Dr. Copper and the Pessimists
Government is too big and too intrusive and it will harm the economy over time. But it will not kill the economy today, or even next year. Productivity is booming. New technology is lifting wealth, and living standards are rising. Some might say that it is not the Great Depression we should worry about, but the 1970s all over again. This, Wesbury and Stein can agree with. However, during certain periods of that decade, particularly during 1975-76, the economy and the stock market both boomed. That?s what we are experiencing right now ? a boom amidst an uncertain future.
A Shift in Our Fed Rate Outlook
Early this year, it seemed that the Federal Reserve would start lifting interest rates from their current level of near zero by mid-year 2010. It seemed that zero percent interest rates would be too low, that the economy would be in recovery and that inflationary pressures would continue to increase. Even though all of this is still true, the Fed has made it clear in recent months that they are willing to hold interest rates down for a period of time that is much more 'extended' than people realized. Indeed, the Fed could continue holding rates at current levels through the end of 2010.
Wall Street Dips, Main Street Turns the Corner
We may never know exactly what caused last week's Wall Street drop, but the lack of an uptick rule didn't help. Nonetheless, at the bottom on Thursday, the market experienced its first true 10 percent correction in 14 months. Short-sellers were basically gleeful and many politically motivated pundits took the drop as a sign of economic trouble. This correction, however, came just when economic data took a very visible turn for the better. Friday's employment report provided a huge 'thumbs up' for the V-shaped recovery. The fundamentals of Main Street are improving.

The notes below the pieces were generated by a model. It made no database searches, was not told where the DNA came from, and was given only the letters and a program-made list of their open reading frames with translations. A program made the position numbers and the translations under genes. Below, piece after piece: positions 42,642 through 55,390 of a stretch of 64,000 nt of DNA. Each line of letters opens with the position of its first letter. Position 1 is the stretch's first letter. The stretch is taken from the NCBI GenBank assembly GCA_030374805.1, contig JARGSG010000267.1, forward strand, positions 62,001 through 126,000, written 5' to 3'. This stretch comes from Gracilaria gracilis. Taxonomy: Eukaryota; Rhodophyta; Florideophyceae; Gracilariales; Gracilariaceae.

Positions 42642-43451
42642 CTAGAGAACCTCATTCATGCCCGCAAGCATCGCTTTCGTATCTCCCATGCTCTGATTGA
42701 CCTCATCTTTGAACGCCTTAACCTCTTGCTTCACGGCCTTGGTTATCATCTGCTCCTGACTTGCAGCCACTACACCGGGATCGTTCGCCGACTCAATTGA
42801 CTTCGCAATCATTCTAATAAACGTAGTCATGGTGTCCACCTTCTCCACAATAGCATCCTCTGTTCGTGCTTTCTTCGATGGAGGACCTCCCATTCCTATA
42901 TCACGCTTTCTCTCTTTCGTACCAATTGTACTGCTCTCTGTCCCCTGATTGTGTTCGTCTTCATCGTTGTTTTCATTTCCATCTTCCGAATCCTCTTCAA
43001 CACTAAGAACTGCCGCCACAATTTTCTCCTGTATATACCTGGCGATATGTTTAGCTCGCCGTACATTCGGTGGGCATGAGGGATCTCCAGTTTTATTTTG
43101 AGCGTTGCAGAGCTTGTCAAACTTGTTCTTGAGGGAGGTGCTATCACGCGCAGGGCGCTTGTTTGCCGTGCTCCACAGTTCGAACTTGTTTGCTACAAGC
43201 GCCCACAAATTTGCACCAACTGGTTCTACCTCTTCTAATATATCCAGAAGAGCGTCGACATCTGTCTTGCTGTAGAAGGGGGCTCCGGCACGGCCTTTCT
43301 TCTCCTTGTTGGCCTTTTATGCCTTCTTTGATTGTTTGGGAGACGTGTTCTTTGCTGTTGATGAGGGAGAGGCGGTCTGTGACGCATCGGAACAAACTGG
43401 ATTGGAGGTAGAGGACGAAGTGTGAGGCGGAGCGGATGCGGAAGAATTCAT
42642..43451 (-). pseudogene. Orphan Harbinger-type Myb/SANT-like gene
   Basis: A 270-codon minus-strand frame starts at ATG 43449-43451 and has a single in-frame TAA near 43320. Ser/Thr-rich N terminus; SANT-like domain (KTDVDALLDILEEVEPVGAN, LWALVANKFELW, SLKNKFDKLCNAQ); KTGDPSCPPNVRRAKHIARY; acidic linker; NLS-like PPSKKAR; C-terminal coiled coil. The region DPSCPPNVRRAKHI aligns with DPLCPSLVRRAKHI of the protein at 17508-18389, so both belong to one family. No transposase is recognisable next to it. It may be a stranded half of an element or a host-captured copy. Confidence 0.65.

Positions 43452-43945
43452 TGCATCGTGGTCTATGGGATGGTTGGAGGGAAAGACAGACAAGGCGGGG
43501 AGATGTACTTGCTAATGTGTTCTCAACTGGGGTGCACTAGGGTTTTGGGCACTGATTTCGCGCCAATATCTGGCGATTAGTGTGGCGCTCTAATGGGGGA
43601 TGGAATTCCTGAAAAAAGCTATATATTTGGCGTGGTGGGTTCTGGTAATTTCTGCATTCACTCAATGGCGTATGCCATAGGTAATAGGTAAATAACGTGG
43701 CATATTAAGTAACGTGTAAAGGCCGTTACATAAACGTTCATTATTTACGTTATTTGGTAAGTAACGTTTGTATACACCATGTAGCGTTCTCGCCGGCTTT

Triumph of the Euro?
Because Greece uses the euro, devaluation is not an option to solve the country's budget problems. As a result, Greece?s pain will be concentrated in the sector that is causing most of the problem: government. The conditions of the bailout, decided by the EU and IMF, require Greece to freeze government salaries, eliminate bonuses, and lift the retirement age to 60 for government workers, as well as raise value-added and excises taxes. While the tax hikes are disappointing, the focus on restraining government spending, rather than using devaluation, represents a triumph of the euro.
Results 551–600 of 619 found.